This was a hidden gem:
On the windswept, fossil-strewn beaches of the English coast, poor and uneducated Mary Anning learns that she has a unique gift: "the eye" to spot fossils no one else can see. When she uncovers an unusual fossilized skeleton in the cliffs near her home, she sets the religious community on edge, the townspeople to gossip, and the scientific world alight. After enduring bitter cold, thunderstorms, and landslips, her challenges only grow when she falls in love with an impossible man.
Mary soon finds an unlikely champion in prickly Elizabeth Philpot, a middle-class spinster who shares her passion for scouring the beaches. Their relationship strikes a delicate balance between fierce loyalty, mutual appreciation, and barely suppressed envy, but ultimately turns out to be their greatest asset.
Remarkable Creatures is a stunning historical novel that follows the story of two extraordinary 19th century fossil hunters who changed the scientific world forever.
I think I first heard about Mary Anning in A Short History of Nearly Everything by Bill Bryson. She was mentioned in a couple of things I was reading around that time, so when I saw the book blurb my interest was piqued. In fact, Reverend Buckland, who is a key character in this book, is mentioned in the review of Bryson's book that I wrote. Bryson also cites her as the inspiration behind the tongue-twister 'she sells seashells.' I remembered it being something about how Mary Anning had done so much to further scientific discovery but received so little recognition for it. That's what this book looks into, too. Though I had never heard of Elizabeth Philpot before.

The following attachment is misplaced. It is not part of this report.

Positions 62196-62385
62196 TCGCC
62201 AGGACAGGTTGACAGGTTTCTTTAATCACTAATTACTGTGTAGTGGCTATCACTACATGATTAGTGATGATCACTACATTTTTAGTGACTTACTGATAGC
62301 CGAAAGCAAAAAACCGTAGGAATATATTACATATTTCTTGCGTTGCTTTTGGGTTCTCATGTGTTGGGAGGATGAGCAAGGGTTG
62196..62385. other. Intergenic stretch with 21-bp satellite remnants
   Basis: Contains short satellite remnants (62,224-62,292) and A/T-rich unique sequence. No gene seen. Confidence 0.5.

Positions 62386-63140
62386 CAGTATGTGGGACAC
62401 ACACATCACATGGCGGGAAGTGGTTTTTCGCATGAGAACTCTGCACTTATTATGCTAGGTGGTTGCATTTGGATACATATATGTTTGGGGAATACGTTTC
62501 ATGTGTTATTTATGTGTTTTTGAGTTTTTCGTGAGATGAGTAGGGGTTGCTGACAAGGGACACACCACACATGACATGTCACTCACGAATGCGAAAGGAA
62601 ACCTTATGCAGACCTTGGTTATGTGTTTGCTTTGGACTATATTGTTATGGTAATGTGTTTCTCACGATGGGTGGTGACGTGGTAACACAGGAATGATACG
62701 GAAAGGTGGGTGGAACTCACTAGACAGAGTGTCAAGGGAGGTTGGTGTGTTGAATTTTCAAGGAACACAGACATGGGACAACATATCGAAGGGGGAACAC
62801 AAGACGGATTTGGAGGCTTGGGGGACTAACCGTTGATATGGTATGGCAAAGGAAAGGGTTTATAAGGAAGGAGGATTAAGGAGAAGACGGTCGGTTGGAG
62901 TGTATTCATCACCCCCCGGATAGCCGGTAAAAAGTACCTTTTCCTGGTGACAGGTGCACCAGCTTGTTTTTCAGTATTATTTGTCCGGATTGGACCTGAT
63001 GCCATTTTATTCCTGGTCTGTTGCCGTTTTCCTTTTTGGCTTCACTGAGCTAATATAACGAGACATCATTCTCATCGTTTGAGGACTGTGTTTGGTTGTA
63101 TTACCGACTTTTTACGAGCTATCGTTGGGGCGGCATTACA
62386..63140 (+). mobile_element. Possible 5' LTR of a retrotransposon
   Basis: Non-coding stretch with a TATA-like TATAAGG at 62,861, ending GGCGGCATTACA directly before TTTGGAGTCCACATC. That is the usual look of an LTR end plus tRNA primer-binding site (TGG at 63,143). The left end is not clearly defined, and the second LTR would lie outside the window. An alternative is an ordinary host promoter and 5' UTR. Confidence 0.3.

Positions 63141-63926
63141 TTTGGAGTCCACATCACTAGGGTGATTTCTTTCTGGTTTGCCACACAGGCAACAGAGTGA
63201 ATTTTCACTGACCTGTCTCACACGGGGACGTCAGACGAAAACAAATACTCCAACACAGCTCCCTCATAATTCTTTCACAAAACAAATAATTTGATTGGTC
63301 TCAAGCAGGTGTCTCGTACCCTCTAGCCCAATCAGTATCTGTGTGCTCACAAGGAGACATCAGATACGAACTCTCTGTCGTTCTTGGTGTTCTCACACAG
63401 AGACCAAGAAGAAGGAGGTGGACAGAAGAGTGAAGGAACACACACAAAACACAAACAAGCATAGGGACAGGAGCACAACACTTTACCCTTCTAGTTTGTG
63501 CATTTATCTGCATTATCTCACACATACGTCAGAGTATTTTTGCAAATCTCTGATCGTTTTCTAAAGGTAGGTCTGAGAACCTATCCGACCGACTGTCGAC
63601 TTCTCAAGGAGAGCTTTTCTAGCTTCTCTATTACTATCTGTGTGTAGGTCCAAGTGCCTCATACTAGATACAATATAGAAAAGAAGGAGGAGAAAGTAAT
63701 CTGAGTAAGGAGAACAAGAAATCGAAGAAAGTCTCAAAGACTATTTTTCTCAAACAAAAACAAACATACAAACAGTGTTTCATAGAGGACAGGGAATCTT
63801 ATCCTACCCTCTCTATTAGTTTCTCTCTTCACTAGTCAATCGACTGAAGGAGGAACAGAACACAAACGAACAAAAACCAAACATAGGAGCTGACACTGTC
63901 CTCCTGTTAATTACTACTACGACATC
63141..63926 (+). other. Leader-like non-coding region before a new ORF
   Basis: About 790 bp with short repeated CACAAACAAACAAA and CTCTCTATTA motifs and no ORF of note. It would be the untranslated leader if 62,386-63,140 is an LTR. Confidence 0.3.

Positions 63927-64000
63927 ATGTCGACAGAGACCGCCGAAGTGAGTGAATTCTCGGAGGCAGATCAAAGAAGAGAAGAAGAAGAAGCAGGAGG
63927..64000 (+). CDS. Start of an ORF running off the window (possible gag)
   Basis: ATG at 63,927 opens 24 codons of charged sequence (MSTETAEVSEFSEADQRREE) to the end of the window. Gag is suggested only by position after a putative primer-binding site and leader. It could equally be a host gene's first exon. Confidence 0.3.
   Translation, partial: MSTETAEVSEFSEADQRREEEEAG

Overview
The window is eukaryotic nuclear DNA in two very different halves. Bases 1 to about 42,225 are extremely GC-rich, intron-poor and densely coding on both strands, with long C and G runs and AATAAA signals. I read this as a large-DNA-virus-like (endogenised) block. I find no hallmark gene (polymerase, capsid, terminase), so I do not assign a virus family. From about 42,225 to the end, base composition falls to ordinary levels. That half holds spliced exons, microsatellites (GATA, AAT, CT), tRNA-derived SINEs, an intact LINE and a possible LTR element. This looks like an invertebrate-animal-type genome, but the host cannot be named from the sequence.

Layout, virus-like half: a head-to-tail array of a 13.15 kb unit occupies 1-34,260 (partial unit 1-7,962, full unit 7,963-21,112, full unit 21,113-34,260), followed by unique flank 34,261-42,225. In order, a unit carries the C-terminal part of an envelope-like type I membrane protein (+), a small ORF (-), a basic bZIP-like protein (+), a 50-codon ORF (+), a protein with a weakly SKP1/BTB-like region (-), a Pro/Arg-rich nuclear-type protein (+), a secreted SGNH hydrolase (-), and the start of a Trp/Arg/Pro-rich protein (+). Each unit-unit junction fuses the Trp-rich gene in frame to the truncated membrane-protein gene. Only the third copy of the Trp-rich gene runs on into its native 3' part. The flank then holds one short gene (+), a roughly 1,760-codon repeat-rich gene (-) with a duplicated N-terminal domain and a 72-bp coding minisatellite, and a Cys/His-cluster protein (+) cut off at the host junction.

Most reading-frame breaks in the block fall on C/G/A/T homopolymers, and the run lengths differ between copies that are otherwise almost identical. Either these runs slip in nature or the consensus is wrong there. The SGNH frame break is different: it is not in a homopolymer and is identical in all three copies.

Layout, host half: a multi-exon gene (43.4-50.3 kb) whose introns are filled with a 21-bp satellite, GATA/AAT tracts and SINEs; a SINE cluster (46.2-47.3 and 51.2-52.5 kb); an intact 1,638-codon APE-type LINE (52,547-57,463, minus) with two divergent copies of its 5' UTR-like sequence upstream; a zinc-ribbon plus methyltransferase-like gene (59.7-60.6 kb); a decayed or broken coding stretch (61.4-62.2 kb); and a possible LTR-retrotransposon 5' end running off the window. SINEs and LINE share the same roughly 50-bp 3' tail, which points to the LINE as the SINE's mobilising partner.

It's written by Tracy Chevalier, who also wrote Girl with a Pearl Earring, and extremely well narrated by Hattie Morahan.
I really enjoyed it. Like many kids, I had a fascination with fossils and geodes. I remember going to a few museums with my parents and looking at displays, then buying things in the gift shops, so I was familiar with amenities and belemnites, though I've never been fossil hunting. The book really brought to life - well, other than the sheer sexism of the time - how very strange these relics must have seemed before we had an understanding of dinosaurs. Caught within a highly religious world where people thought the present had always existed, they must have really been a show stopper.
An interesting story, and one that certainly made me grateful that attitudes to women have moved on a bit, and that a woman's worth is no longer defined by her marital status in many countries.
|L: Mary Anning R: Elizabeth Philpot|